People do just as well with in-home physical therapy, study finds
WebMD News from HealthDay
By Alan Mozes
THURSDAY, March 26, 2015 (HealthDay News) -- Patients who choose at-home physical therapy instead of in-patient rehabilitation after knee replacement surgery do just as well when it comes to complications, long-term pain management and movement recovery, new research indicates.
"Based on these findings, we are encouraging more patients to consider going home so they can receive their aftercare in a home environment instead of at an in-patient rehab facility," said study lead author Dr. Douglas Padgett, chief of the Adult Reconstruction and Joint Replacement Service at the Hospital for Special Surgery in New York City.
"Many patients may also feel more comfortable in a familiar home setting during their recovery," he added.
Padgett explained that the study was sparked by a growing tendency to send knee surgery patients directly home from the hospital, rather than to a rehab center.
"With our study, we wanted to make sure this would not affect patient outcomes. If hospitals are telling patients they can have all of their rehab at home, it was important to make sure they would do just as well at home," he said.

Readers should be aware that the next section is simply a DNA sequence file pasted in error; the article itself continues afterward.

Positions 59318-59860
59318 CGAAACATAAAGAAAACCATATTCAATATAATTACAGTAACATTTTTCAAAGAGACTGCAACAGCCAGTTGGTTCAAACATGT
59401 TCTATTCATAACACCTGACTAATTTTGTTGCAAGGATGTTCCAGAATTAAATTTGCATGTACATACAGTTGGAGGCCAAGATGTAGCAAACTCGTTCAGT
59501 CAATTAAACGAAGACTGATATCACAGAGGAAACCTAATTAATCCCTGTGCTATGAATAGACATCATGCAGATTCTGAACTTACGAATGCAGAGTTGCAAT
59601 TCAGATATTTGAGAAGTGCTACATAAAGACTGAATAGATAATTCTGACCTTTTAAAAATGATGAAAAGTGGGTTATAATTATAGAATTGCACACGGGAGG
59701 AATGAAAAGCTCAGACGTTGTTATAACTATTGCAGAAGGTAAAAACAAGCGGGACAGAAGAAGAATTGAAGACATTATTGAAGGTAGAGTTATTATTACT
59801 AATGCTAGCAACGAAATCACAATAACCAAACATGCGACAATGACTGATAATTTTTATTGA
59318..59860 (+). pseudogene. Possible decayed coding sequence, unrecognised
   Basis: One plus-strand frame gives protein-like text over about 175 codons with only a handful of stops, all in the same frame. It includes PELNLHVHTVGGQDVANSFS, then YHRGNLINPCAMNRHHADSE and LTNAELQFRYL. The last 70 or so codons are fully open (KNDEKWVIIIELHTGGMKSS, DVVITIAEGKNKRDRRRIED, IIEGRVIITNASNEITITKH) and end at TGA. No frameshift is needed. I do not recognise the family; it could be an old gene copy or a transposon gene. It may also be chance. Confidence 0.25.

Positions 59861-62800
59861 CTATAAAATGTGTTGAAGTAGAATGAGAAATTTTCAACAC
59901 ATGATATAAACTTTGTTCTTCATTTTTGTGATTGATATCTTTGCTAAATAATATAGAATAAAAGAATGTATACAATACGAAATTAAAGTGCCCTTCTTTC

To date, only a handful of small studies have explored the issue, Padgett said. He added that the trend has been driven, in part, by a growing reluctance from private insurance companies and Medicare to cover the cost of in-patient rehab expenses.
The findings, presented this week at the American College of Orthopaedic Surgeons annual meeting in Las Vegas, should be viewed as preliminary until published in a peer-reviewed journal.
Padgett said that standard recovery time for knee replacement surgery can run anywhere from two to four months. Typically, patients assigned for in-patient rehab care stay about two weeks, receiving physical therapy roughly six days per week, sometimes followed by in-home or outpatient care after they return home.
By comparison, those sent directly home are generally visited by a home-care physical therapist three days per week for up to six weeks.
The current comparative analysis involved more than 2,400 patients who'd had knee replacement surgery between 2007 and 2011. Their average age was 66. Almost 90 percent had undergone knee replacement as a result of debilitating osteoarthritis.
source : In-Patient Rehab Not Always Needed After New Knee